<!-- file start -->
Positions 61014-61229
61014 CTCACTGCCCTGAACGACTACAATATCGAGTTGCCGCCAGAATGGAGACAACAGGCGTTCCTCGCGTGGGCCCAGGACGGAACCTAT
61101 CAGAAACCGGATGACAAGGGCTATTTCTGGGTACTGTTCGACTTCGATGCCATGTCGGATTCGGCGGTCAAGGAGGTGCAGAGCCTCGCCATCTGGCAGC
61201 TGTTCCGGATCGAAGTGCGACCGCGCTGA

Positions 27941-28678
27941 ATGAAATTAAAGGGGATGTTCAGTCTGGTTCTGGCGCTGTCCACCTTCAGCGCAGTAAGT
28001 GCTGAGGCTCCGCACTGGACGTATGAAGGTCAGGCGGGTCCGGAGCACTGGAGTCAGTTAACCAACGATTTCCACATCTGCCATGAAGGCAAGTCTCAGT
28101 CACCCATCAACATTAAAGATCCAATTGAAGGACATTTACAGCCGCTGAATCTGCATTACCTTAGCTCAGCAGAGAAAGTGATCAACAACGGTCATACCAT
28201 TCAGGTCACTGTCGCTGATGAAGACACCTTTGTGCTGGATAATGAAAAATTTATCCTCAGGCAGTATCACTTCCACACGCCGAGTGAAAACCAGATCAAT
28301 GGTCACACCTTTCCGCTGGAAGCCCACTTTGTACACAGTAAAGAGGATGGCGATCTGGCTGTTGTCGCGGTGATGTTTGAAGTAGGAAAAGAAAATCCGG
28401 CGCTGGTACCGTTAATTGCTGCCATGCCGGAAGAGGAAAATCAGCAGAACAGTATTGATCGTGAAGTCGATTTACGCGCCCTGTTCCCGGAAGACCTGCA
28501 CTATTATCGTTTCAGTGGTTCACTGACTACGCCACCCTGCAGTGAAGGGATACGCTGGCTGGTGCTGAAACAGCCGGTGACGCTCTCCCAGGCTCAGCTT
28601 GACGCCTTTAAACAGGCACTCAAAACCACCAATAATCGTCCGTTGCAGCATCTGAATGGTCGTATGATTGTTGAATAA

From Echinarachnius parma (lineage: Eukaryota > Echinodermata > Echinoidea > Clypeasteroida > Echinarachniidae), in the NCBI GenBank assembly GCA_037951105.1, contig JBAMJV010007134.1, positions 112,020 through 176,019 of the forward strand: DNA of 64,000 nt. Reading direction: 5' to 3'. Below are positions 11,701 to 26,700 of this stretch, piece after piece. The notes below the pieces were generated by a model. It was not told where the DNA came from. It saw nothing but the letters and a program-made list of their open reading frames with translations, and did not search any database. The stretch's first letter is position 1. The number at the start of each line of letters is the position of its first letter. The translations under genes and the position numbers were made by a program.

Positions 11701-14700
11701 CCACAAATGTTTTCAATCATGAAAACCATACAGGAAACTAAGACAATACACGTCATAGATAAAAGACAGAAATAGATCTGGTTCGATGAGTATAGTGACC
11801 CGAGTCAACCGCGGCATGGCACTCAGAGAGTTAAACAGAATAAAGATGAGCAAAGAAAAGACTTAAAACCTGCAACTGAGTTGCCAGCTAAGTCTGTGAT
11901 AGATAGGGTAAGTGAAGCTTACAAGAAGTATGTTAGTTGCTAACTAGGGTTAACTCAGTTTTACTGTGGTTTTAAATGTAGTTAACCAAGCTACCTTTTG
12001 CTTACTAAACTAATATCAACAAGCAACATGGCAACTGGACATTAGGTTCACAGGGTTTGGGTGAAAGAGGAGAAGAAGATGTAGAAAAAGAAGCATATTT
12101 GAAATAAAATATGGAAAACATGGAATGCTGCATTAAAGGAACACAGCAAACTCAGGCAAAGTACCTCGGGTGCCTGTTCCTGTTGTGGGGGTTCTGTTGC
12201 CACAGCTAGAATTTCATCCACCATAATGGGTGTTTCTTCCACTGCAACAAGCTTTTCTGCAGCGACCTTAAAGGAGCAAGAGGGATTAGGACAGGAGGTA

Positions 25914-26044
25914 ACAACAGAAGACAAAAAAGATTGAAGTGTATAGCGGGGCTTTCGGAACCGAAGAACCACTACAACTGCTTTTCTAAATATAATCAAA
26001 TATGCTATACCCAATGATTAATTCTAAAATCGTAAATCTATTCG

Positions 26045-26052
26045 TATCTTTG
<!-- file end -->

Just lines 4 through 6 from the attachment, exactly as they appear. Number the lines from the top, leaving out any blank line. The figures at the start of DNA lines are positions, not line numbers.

61201 TGTTCCGGATCGAAGTGCGACCGCGCTGA

Positions 27941-28678
27941 ATGAAATTAAAGGGGATGTTCAGTCTGGTTCTGGCGCTGTCCACCTTCAGCGCAGTAAGT